It’s then off to Whole Foods to spend a $2,000 budget. Eric gets a ton of chicken drumettes to make fried chicken, lollipop style. Kelsey grabs a bunch of vegetables to make a dumpling with (spoiler alert: it’s more of a pot sticker than a dumpling). Meanwhile, we’ll have a showdown between chicken and waffles, with Adrienne doing it on the White Team and Sara doing it on the Blue Team. There’s a bit of drama as Adrienne notices Sara grabbing a boxed waffle mix—some information that she stores away in the back of her mind.

Meanwhile, Eddie, eats some sushi by himself by the Whole Foods café.

The next day arrives and we’re at Rupp Arena for the challenge. To provide a bit more manpower behind the challenge, each team gets some help in the form of eliminated chefs from this season—David and Kevin for the Blue Team, and Brian and Caitlin for the White Team.

Prep starts off a bit rocky for the Blue Team. Michelle wants to do ribs in the style of what she makes at home for Golden State Warriors games, except that those ribs are cooked over the course of 4-5 hours. She isn’t getting the same type of caramelization today with the shortened timeframe. Meanwhile, on the other side of her station, the fryer that Sara is using to cook her fried chicken keeps turning off. Both of them decide that they’ll have to finish cooking their proteins on the stadium floor.

Tom and Graham enter the kitchen to check out how things are going, and it’s a pretty calm affair until they saunter over to Adrienne. Tom notes that Sara is also doing chicken and waffles and asks Adrienne whether she’s making her own waffle batter. Adrienne is all smiles, responding in the affirmative and wondering how anyone on Top Chef could even think about using a boxed mix. That said, she notes slyly, throwing a dark look Sara’s way, there might be some other chef who’s using a box mix to make her waffles. She arches her eyebrows and gives one last knowing look before turning her attention back to her chicken.

Damage done.




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The challenge arrives and it’s an insanely raucous atmosphere. The Top Chef producers have packed the arena with screaming fans, acrobatic cheerleaders, smoke, lights . . . it’s the whole shebang. Even the judges have gotten into the mood, with Padma rocking CORNROWS. Yes, someone actually talked Padma into wearing CORNROWS. Who does she think she is? Justin Timberlake in the early 2000s?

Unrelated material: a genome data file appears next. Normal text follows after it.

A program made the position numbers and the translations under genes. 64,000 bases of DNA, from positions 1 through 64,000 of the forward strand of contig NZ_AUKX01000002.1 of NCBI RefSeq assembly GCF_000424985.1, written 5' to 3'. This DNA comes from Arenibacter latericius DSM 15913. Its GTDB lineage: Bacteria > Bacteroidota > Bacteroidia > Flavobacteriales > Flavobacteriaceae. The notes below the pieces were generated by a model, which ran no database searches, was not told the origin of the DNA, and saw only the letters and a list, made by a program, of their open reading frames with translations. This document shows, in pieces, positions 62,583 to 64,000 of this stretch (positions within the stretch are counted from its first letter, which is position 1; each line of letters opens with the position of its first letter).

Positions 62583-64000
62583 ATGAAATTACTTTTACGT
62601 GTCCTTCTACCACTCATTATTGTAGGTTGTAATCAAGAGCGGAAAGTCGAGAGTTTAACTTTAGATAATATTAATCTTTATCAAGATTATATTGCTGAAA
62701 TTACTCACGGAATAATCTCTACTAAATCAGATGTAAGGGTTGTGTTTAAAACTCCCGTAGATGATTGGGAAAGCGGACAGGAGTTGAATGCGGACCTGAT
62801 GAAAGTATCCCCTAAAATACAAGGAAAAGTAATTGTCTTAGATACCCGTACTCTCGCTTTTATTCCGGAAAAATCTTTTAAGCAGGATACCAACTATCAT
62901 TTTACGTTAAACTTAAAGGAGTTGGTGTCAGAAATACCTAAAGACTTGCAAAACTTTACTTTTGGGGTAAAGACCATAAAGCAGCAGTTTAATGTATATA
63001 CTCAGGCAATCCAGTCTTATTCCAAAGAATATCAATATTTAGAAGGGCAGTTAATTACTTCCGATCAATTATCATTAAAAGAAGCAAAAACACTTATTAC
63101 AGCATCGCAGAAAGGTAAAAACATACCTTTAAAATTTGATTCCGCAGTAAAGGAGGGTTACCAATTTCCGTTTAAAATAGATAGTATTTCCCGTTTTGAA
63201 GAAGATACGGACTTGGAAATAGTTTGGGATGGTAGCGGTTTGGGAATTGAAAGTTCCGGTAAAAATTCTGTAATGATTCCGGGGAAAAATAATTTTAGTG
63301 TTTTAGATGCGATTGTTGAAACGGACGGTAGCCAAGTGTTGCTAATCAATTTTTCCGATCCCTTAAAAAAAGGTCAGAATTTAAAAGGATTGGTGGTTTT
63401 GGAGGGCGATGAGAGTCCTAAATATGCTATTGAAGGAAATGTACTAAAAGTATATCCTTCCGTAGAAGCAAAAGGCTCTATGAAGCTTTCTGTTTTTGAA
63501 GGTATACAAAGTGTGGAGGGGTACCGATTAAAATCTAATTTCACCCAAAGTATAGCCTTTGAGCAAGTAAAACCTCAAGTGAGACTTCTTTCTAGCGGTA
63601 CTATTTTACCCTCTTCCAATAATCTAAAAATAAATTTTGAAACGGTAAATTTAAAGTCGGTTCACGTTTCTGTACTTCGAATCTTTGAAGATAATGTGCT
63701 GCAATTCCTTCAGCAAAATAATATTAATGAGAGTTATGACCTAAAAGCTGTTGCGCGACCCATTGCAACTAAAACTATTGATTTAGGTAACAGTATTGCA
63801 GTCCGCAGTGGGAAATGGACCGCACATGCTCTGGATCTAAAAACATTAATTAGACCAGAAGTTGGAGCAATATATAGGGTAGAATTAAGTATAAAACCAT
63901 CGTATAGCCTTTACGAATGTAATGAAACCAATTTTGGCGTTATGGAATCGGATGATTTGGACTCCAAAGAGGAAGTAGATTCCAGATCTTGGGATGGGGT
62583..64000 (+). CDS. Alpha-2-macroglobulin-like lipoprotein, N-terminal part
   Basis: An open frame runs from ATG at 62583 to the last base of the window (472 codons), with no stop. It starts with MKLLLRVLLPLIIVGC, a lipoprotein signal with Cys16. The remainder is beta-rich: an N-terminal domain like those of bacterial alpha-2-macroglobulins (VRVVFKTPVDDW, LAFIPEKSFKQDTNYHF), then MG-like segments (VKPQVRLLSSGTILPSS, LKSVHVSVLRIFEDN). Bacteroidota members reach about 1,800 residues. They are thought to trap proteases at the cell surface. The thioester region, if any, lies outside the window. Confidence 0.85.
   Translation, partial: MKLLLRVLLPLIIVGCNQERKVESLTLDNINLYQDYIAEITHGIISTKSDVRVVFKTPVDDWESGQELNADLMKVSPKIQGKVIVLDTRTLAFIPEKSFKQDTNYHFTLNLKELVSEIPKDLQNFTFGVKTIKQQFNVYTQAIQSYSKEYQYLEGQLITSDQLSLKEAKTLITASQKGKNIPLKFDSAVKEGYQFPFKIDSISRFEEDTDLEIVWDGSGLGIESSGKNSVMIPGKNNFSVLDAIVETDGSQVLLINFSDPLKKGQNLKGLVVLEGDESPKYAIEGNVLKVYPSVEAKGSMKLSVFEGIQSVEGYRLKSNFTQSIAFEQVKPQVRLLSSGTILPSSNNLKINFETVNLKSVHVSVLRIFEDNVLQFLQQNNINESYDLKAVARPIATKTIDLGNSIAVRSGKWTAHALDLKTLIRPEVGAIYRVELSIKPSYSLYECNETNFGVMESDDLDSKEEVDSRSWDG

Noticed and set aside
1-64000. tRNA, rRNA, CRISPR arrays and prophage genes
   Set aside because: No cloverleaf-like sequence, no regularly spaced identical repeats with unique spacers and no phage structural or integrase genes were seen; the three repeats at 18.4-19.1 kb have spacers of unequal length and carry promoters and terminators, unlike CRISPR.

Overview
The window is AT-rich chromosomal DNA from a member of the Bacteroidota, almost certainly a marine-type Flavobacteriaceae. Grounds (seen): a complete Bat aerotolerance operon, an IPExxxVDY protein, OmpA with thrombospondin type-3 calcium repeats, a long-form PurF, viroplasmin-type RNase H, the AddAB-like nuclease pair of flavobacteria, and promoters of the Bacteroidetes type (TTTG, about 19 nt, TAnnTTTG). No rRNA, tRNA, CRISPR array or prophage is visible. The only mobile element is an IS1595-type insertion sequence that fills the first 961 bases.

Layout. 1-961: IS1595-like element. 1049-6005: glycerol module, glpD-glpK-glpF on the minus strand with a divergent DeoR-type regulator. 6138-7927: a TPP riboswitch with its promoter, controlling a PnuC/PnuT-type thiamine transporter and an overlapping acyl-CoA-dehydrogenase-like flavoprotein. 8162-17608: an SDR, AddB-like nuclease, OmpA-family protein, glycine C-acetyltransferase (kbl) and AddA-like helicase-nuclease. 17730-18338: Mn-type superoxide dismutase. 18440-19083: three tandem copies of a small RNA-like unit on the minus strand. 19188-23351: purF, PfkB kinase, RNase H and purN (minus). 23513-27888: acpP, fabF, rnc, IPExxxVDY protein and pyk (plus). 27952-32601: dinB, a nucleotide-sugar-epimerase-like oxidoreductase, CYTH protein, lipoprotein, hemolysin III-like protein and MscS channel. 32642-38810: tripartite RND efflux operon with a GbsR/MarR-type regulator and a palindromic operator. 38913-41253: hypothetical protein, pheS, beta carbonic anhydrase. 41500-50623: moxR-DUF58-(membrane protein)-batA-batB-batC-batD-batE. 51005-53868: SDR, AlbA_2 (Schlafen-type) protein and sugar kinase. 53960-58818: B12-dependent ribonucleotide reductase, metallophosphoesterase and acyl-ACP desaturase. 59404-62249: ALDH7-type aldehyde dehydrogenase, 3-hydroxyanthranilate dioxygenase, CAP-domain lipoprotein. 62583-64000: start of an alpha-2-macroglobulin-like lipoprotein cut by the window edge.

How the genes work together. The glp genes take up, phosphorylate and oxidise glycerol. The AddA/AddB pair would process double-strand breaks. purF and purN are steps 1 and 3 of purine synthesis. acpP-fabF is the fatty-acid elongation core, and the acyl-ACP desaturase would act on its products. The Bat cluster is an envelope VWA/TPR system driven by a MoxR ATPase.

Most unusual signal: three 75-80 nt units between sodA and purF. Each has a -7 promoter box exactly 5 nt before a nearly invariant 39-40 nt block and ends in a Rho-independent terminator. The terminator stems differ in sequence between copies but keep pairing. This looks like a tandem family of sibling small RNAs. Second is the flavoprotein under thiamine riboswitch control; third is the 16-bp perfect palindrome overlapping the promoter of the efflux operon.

The two teams are angling for a chicken-and-waffles battle to kick things off, but Sara’s chicken is not ready yet, so Kelsey takes her place. She offers her “Kentucky proud” dumplings with pistou and ponzu against Adrienne’s fried chicken and waffles with bourbon maple syrup and pickled watermelon rind. The judges are positive in all of their comments—a trend that will continue through all phases of this competition, given the packed stands full of fans on either side—complimenting the flavors and textures of both dishes. In the end, though, Kelsey wins the judges’ vote, four to two.

Next up, we have Sara putting her chicken and waffles with coleslaw up against Eric’s tamarind-glazed drumette with herb confetti. Tom notes that he’s heard one chef might have used a boxed waffle mix, which flusters Sara. Justin then makes a complete jackass out of himself, yelling from behind that their waffles were made from scratch and elicits a chant of “HOMEMADE, HOMEMADE” from all of the fans. Sara is clearly shaken and can only muster a half-hearted “Ours are also homemade,” which goes completely unheard by the screaming crowd. Though the judges praise Sara’s chicken, Eric’s drumettes win the vote of all six judges. The teams are now tied one to one.

Michelle knows that all the pressure is on her to bring home a win for the team . . . and Sara reiterates as much. David, who’s been helping the girls out, tries to console Sara by telling her that it was lost as soon as the crowd learned that she had used a box mix. Sara responds that she’ll be going home unless Michelle can win this head-to-head battle.